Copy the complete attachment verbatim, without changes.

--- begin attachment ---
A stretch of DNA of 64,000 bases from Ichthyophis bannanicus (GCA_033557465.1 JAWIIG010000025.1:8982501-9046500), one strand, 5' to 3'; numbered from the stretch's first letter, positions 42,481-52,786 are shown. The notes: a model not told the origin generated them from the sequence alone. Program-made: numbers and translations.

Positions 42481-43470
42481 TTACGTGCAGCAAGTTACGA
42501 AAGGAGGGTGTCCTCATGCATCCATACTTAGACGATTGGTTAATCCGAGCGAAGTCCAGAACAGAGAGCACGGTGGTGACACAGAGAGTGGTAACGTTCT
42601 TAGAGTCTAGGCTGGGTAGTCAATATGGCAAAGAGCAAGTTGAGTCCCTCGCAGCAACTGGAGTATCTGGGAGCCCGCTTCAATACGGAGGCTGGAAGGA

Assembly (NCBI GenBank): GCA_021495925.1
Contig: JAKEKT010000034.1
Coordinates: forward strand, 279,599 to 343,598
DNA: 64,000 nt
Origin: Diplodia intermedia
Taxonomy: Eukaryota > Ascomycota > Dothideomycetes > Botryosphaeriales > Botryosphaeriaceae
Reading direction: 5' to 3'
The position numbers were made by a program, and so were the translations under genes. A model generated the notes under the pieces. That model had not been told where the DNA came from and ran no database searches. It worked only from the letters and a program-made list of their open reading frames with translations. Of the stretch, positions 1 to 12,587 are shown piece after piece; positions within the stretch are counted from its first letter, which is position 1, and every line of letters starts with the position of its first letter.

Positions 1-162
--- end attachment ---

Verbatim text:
A stretch of DNA of 64,000 bases from Ichthyophis bannanicus (GCA_033557465.1 JAWIIG010000025.1:8982501-9046500), one strand, 5' to 3'; numbered from the stretch's first letter, positions 42,481-52,786 are shown. The notes: a model not told the origin generated them from the sequence alone. Program-made: numbers and translations.

Positions 42481-43470
42481 TTACGTGCAGCAAGTTACGA
42501 AAGGAGGGTGTCCTCATGCATCCATACTTAGACGATTGGTTAATCCGAGCGAAGTCCAGAACAGAGAGCACGGTGGTGACACAGAGAGTGGTAACGTTCT
42601 TAGAGTCTAGGCTGGGTAGTCAATATGGCAAAGAGCAAGTTGAGTCCCTCGCAGCAACTGGAGTATCTGGGAGCCCGCTTCAATACGGAGGCTGGAAGGA

Assembly (NCBI GenBank): GCA_021495925.1
Contig: JAKEKT010000034.1
Coordinates: forward strand, 279,599 to 343,598
DNA: 64,000 nt
Origin: Diplodia intermedia
Taxonomy: Eukaryota > Ascomycota > Dothideomycetes > Botryosphaeriales > Botryosphaeriaceae
Reading direction: 5' to 3'
The position numbers were made by a program, and so were the translations under genes. A model generated the notes under the pieces. That model had not been told where the DNA came from and ran no database searches. It worked only from the letters and a program-made list of their open reading frames with translations. Of the stretch, positions 1 to 12,587 are shown piece after piece; positions within the stretch are counted from its first letter, which is position 1, and every line of letters starts with the position of its first letter.

Positions 1-162